Flavorful and deliciously earthy, tomato confit is a fantastic way to preserve fresh tomatoes for use in a myriad of scrumptious ways. Cherry tomatoes are slowly braised in olive oil infused with an aromatic array of garlic, lemon, fresh thyme and basil to create this tomato confit recipe, which makes for a terrific topping for fish, chicken, or crostini spread with goat cheese or ricotta!
Confit, A Delicious Way to Prepare and Preserve Tomatoes
Confit (pronounced “kon-fee”) is a wonderful French method of slow cooking and then storing a food in fat in order to preserve it for an extended length of time.
Perhaps you're familiar with duck confit, in which duck is very gently cooked at a low temperature in its own fat until tender and juicy. Then, it is allowed to cool in the fat that it was cooked in, and is then stored in it as a method of preservation.
The beautiful thing about confit is that one can use this method with any number of foods, including fresh fruit (one would use a sugar syrup in place of fat for this) and other produce.
Tomatoes are a particularly ideal item to prepare using the confit method, as their natural sweetness, juiciness and flavor gets locked in, and one can enjoy them during those times of year when perhaps they're are not quite “in season”, in a variety of delicious ways...
Tomato confit is just divine when spooned atop of grilled chicken or a white, flaky fish as a bright and colorful accompaniment.
But one of my favorite ways to enjoy confit is as a juicy topping on crostini or toasted bread, spread thickly with either goat cheese or ricotta—such a fantastic (and easy!) appetizer with wine!
My Recipe for Tomato Confit
To create the most amount of aroma and flavor for my tomato confit recipe, I like to start with sweet cherry tomatoes (I use a combo of both yellow and red), plus a few really fragrant add ins.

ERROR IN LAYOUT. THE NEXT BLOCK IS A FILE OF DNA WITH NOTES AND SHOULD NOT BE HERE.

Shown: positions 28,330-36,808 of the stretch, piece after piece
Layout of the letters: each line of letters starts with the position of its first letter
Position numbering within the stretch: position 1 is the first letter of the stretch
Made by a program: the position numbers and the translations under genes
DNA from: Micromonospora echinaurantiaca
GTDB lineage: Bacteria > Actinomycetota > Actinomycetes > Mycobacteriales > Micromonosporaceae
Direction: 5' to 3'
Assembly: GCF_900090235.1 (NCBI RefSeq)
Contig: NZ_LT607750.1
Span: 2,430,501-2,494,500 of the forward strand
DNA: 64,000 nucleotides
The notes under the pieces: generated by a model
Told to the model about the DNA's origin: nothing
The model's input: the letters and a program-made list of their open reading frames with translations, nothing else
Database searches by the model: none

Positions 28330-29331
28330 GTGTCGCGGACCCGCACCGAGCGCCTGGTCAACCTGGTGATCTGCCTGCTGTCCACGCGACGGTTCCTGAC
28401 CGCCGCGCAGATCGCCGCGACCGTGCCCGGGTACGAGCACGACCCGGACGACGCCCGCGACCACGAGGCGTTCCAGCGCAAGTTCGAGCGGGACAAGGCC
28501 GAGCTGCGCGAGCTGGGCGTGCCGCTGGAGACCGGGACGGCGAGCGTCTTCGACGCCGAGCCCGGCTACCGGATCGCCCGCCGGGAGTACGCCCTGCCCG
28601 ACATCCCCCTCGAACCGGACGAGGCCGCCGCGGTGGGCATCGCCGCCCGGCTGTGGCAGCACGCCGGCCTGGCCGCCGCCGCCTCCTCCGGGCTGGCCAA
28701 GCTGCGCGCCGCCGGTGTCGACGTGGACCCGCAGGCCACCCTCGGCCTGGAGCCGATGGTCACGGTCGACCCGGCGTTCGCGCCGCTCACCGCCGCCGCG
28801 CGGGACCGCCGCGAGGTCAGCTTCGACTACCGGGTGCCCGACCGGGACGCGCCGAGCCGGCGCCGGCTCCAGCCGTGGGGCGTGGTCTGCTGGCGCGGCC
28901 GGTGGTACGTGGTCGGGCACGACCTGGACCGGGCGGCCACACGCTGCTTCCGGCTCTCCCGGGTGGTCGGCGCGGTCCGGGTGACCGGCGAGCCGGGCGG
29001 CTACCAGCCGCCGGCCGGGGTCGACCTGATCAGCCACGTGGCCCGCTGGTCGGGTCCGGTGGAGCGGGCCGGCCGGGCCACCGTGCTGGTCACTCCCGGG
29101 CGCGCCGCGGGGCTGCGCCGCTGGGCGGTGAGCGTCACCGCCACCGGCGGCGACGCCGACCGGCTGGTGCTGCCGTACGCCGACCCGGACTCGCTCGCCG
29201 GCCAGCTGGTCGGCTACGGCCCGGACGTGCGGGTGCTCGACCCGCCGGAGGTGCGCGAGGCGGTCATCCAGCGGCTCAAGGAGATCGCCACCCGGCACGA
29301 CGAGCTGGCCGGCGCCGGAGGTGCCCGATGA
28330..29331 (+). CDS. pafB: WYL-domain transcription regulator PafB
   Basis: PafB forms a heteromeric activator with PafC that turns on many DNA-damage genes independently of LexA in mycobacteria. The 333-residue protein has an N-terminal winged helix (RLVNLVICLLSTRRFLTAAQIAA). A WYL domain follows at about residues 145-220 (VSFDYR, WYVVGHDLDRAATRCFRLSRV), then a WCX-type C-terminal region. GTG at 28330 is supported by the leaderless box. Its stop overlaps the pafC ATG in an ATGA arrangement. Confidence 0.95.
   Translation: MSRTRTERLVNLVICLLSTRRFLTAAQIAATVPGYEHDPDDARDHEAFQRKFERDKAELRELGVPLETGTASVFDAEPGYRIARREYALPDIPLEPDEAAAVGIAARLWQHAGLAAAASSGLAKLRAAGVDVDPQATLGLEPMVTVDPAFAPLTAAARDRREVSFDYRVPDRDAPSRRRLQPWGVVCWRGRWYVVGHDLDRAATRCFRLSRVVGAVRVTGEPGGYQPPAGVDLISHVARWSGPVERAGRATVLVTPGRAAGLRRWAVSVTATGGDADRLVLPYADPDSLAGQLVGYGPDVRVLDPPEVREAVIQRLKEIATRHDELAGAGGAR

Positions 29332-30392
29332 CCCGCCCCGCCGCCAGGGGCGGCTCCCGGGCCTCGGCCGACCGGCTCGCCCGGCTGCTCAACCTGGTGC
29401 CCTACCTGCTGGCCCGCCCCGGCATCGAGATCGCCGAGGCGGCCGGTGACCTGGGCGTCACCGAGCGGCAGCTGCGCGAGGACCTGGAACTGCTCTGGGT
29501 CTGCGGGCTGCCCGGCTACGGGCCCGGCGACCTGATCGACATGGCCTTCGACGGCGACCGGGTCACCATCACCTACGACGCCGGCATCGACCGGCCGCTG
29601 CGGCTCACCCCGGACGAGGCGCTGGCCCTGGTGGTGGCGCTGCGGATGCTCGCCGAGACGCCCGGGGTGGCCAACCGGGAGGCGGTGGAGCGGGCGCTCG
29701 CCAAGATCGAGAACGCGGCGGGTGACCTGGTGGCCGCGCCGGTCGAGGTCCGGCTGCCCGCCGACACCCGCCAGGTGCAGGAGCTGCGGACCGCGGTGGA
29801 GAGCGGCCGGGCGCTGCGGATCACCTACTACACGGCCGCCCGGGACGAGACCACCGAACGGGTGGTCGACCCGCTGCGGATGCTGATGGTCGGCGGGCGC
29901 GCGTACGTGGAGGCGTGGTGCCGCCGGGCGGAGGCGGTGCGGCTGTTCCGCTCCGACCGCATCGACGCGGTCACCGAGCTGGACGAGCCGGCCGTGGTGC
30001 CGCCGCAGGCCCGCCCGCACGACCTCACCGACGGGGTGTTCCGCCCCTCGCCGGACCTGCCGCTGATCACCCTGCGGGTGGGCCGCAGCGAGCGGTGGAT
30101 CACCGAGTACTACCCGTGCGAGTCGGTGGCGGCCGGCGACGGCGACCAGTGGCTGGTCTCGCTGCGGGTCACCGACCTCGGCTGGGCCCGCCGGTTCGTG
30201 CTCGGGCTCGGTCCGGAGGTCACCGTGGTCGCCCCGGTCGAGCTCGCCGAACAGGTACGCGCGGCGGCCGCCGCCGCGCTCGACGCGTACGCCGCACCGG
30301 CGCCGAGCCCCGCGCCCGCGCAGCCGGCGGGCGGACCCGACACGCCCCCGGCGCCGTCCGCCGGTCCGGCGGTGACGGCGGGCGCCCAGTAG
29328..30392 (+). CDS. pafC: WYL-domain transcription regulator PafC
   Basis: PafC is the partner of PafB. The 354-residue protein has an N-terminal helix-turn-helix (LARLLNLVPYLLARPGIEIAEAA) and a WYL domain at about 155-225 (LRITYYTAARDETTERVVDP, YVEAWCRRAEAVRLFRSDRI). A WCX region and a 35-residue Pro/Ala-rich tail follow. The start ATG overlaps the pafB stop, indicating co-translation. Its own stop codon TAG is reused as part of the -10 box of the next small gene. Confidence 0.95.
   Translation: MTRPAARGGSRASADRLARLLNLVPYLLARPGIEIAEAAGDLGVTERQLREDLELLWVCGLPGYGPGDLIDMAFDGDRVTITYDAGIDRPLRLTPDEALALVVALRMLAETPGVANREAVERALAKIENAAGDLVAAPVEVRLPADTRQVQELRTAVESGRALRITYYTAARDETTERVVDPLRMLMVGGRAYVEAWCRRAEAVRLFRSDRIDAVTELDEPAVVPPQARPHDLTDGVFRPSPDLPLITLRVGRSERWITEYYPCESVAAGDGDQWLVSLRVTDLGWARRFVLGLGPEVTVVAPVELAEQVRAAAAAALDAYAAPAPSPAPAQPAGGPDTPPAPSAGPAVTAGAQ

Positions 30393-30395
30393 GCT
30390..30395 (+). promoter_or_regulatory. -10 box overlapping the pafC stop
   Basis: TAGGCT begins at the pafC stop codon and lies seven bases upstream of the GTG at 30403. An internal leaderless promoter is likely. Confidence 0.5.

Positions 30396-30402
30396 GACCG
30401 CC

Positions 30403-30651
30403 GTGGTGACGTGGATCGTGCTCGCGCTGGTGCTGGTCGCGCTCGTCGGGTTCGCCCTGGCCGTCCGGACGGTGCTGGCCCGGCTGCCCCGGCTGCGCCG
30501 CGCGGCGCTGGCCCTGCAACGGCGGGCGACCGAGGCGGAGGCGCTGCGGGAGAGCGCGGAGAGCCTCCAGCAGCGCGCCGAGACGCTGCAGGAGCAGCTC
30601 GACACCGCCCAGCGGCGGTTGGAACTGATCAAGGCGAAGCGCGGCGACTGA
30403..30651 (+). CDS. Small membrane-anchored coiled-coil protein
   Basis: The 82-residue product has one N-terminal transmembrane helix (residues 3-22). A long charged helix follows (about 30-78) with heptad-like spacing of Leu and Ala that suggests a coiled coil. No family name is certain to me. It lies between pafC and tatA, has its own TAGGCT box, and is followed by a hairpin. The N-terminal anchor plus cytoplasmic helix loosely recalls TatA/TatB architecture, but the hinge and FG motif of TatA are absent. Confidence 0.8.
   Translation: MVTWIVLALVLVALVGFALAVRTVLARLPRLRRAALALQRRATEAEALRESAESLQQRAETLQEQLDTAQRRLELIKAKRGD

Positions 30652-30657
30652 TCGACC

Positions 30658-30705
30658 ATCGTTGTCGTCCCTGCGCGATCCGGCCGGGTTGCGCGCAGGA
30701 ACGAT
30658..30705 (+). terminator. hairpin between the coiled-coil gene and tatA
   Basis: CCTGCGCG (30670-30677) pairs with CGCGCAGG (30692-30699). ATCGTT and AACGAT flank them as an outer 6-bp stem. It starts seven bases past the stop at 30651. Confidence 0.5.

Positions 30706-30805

At its most basic, tomato confit really only requires tomatoes and a good oil (olive oil is best), but I appreciate that this method of preparation offers a terrific opportunity to impart even more flavor, which is hard to pass up.
For this I like to add a few very thinly-sliced cloves of garlic, some zest and juice of a lemon, a pinch of red pepper flakes, plus sprigs of fresh thyme and basil leaves to the tomatoes in the oil.
After adding a good sprinkle of salt and pepper to those ingredients, I simply toss things together to evenly distribute the flavors, and gently braise the tomatoes, low and slow, until they become very soft.
Here's a glance at my tomato confit recipe: (or just jump to the full recipe...)
- To get started, I preheat my oven to 275°, and add my washed and dried cherry tomatoes to a small baking dish.
- Next, I add in some salt and pepper, as well as my aromatics such as the lemon zest and juice, the red pepper flakes (for kick), the garlic, and the fresh thyme and basil leaves.
- I pour over a generous amount of olive oil (since I will use it to store the tomatoes in once cooled).
- Then, I gently toss everything with a large spoon (or even my fingers) to incorporate the flavors evenly.
- The tomatoes are braised for about 1 and ½ hours, until very soft and wrinkly, but not completely broken down.
- I allow the tomato confit to cool almost completely before carefully spooning the tomatoes into jars (such as Weck or Mason jars which comes complete with lids), then covering/submerging them with the aromatic olive oil they were cooked in.
- I store my tomato confit recipe in the fridge for up to 2 months, spooning some out as needed and allowing it to come to room temp (to allow the oil to soften/liquify) before enjoying as desired.
by Ingrid Beer